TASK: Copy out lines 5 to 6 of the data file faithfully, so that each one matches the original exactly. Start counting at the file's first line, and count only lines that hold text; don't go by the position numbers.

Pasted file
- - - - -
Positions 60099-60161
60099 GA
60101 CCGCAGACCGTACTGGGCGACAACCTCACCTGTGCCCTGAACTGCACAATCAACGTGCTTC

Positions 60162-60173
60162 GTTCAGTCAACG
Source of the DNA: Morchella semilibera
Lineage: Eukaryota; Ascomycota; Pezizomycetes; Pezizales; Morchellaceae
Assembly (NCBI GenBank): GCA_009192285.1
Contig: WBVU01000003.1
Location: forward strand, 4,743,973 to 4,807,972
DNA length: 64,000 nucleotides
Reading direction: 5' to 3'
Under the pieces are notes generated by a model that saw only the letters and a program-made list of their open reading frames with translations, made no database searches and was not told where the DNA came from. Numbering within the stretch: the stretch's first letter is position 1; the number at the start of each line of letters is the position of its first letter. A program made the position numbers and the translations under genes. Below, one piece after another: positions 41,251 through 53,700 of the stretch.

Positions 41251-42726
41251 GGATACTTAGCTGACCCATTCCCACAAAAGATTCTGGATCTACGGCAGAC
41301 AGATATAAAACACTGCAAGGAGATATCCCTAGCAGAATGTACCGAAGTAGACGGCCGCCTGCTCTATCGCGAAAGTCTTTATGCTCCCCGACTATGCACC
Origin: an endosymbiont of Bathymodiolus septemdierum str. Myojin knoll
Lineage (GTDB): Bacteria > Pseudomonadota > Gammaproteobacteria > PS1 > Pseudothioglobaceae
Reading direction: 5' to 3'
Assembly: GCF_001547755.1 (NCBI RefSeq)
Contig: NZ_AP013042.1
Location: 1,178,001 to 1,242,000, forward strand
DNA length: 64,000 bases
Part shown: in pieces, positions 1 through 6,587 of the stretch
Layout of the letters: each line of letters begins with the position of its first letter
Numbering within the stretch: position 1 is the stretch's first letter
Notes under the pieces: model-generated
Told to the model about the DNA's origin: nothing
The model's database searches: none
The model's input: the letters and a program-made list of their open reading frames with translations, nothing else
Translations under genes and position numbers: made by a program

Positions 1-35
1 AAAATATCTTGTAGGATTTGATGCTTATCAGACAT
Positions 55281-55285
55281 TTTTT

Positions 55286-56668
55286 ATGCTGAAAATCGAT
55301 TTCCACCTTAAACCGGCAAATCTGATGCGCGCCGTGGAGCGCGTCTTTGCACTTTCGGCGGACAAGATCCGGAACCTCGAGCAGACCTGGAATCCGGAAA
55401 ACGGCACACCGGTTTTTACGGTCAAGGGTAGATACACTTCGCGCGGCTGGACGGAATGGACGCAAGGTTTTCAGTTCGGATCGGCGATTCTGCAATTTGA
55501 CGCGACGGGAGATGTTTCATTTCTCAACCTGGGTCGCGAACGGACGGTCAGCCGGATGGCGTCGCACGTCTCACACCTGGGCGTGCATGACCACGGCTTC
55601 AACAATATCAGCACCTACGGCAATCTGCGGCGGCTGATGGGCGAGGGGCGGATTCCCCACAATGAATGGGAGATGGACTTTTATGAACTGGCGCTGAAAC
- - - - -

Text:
60162 GTTCAGTCAACG
Source of the DNA: Morchella semilibera